One of only two Alfa Romeo-engined 2700 Class powerboats.
Estimate (€): 50,000 - 70,000.
•Built in Argentina in the late 1940s
•Raced with some success in the early 1950s
•Shown at Autoclàsica in Argentina in 2017
With their Grand Prix and sports car racing heritage, Alfa Romeo's advanced and powerful twin-cam straight-six and straight-eight engines inevitably came to be highly regarded within the powerboat racing community, though one of the earliest of such uses was of military origin. During the 1930s, Italy was one of the most innovative nations in the development of naval warfare, pioneering the use of midget submarines and high-speed motor launches. Known as Motoscafo Turismo Modificato (MTM), the latter concept employed a lightweight streamlined wooden hull and was powered by the best available engine: the Alfa Romeo 6C 2500, whose 90 horsepower was transmitted via an Isotta Fraschini-developed 'Z' drive with twin contra-rotating propellers. A high-explosive charge weighing around 300kg was carried towards the bow, with the single crewman seated at the stern. Known as the 'Barchino', the vessel would be driven at high speed towards the target, the operator bailing out when some 50-100 metres distant. Barchinos enjoyed some successes against Royal Navy and French warships during WW2, and there is no question that the design provided the template for successful racing powerboats when peace returned.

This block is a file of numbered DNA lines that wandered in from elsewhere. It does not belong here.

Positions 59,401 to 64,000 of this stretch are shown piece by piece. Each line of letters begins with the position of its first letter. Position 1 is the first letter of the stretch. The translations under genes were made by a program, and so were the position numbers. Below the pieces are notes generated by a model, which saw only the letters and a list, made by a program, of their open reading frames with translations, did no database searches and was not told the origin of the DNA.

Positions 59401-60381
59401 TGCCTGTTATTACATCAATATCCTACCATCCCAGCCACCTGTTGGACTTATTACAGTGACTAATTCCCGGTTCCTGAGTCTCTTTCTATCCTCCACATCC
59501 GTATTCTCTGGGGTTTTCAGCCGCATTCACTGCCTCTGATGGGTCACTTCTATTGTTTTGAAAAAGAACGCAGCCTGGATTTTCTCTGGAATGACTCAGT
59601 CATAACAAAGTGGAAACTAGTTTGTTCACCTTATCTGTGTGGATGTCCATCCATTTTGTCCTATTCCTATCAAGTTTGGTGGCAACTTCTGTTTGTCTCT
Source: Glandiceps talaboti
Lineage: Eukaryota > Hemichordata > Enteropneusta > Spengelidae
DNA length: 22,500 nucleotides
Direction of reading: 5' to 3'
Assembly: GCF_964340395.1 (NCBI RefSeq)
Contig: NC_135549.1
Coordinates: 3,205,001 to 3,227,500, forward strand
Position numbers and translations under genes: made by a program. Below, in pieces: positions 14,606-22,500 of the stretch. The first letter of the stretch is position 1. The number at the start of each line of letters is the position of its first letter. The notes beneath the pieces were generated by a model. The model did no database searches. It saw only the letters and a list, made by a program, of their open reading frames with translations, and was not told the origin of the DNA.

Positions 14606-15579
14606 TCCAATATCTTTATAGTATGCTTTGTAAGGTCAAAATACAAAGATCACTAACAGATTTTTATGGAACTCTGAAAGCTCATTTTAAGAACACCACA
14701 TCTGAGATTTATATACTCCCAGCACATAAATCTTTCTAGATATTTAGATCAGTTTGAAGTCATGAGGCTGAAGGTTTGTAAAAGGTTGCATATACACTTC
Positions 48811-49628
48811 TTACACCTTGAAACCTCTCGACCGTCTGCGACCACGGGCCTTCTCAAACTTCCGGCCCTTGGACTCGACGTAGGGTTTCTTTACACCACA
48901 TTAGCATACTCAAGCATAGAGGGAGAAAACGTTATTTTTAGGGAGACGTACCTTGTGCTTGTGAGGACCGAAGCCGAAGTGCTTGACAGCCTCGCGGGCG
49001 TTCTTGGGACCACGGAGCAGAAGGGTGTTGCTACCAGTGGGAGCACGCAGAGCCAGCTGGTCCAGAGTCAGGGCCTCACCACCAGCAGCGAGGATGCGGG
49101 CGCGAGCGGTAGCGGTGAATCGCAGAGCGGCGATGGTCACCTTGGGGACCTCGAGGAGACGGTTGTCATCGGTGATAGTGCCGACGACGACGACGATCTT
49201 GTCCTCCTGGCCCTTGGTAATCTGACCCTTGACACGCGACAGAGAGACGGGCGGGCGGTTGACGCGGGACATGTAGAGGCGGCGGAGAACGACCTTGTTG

Built in Argentina, a country with close links to Italy, the vessel offered here - 'Marea' (tide) – is one such. Marea is powered by an Alfa Romeo 6C 2500 marine engine brought back from Italy to Argentina by Miguel Lattes in the late 1940s. Did Lattes get the chance to examine one of the surviving Barchinos while in Italy? It seems quite likely given Marea's similarity to its military forebear, a likeness shared with another Argentine-built Alfa Romeo-powered 2700 Class craft: 'Jhape'. Miguel Latttes was a wealthy businessman and industrialist with an interest in, among others, Cuareta SA Volcán, a company that produced stoves and kitchen equipment.
'Marea' and 'Jhape' were built in the Astilleros Regnicoli shipyard on the Luján River, which flows into the River Plate north of Buenos Aires. Lattes kept Marea at his house on the River Plate Delta at the confluence of the Capitán and San Antonio rivers. He competed with 'Marea' in the Turismo Carretera series, entering a select few races between 1949 and 1952 (see copies of race reports on file).
Marea's subsequent history is not known, though it remained in Argentina. Rediscovered many years ago, Marea has belonged to the current vendor for more than 15 years. While in his care, the engine has been rebuilt by Martucci of Buenos Aires, and the hull restored by a specialist boatyard in the Tigre area of Buenos Aires. Since its restoration, Marea has been tested on the water, being found to perform beautifully, and in 2017 was displayed at Autoclàsica in Argentina to much acclaim. Sublimely beautiful – the very epitome of form following function – this rare Argentinian powerboat would surely be welcome at any prestigious event for classic vessels, including those held on Lake Como and Lake Maggiore.